This may draw attention to the right’s double standards, but the riposte risks falling into an inconsistency of its own and endorsing the dominant model of free speech as absence of restriction rather than effective power. On this alternative understanding of free speech, by contrast, pointing out that nobody has actually been prevented from speaking when they are ‘no-platformed’, ‘cancelled’ or simply criticised, cannot be the end of the story. If I find that, due to my criticism of Israel, many institutions and organisations are unwilling to employ me, invite me to speak, or publish what I write, then it would be entirely appropriate to see this as a threat to my and others’ freedom of expression: I cannot, in this scenario, speak freely on certain subjects without subjecting myself to an unacceptable risk of unacceptable penalties; and nor can others, to whom my fate may serve as an example of the costs of dissent. Even if I could eventually find a job or a publisher, this might or might not wholly restore my power to do things with my words, and it would not mean that this power had not been damaged in the first place.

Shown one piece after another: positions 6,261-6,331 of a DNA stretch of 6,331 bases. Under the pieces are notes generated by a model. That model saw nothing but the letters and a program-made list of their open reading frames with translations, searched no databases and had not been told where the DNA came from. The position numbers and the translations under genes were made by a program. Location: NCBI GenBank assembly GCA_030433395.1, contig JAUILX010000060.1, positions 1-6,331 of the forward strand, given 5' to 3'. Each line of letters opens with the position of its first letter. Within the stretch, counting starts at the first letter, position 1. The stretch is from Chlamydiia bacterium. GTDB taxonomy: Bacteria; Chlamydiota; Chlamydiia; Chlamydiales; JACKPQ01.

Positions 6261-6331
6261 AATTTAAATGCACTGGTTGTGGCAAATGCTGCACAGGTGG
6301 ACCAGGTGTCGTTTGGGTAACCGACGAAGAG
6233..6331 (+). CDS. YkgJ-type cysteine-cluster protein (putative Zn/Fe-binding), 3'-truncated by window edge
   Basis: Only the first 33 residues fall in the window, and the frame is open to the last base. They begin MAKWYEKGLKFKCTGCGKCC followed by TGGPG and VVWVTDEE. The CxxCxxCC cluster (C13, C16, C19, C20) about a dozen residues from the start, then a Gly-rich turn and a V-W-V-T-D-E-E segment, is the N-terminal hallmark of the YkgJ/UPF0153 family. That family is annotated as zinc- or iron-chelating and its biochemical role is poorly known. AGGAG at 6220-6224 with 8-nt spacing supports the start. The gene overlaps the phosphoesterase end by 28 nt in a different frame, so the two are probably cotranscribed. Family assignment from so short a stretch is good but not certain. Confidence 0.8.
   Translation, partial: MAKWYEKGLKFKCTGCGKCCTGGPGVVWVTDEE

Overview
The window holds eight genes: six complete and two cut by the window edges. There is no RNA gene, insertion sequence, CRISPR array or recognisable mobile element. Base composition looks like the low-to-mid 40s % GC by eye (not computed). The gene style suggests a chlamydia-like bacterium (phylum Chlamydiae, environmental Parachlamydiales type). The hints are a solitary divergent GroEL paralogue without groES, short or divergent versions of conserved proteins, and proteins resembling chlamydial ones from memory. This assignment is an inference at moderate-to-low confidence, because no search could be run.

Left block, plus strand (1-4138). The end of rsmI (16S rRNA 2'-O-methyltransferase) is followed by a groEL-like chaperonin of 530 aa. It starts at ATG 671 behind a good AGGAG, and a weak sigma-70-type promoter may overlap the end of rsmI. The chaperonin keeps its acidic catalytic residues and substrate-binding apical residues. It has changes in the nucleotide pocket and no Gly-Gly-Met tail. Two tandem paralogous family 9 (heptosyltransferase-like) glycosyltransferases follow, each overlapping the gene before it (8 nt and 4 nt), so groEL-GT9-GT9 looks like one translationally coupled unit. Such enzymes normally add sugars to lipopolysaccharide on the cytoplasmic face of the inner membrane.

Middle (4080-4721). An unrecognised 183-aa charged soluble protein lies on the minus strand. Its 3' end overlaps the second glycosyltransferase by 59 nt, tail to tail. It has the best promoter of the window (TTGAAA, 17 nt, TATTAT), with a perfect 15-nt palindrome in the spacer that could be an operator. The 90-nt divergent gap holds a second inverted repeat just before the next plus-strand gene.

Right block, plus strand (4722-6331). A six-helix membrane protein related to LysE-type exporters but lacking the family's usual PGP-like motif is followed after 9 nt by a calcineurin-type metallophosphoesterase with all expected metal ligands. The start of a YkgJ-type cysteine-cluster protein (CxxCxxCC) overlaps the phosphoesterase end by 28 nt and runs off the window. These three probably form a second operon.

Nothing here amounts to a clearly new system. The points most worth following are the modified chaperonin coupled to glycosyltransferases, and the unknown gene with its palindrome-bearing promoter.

Similarly, on this more capacious conception of free speech – understood not merely as the absence of external restrictions, but as the ability to intervene effectively in the world with words – the idea that certain kinds of critical speech might restrict their targets’ ability to communicate successfully is not inherently confused, mistaken or metaphorical. Speech can and does silence: for example, through lies, smears and distortions that can make it difficult or impossible for us to make ourselves heard. The upshot of this need not be sympathy for those styled as free speech martyrs, many of whom see their public profiles and general ability to do things with their speech grow. But the left response is on firmer ground when it highlights the disingenuousness of certain claims of silencing by working with an expanded conception of freedom of speech and insisting that the withholding of platforms to speak be seen in this wider context. That people sometimes become more influential as a result of persecution does not mean they were not really persecuted. Nevertheless, when a purported instance of silencing leads to its victim becoming a cause célèbre, this can tell us something about the position of that person or their views in relation to power (even if what it tells is not always straightforward).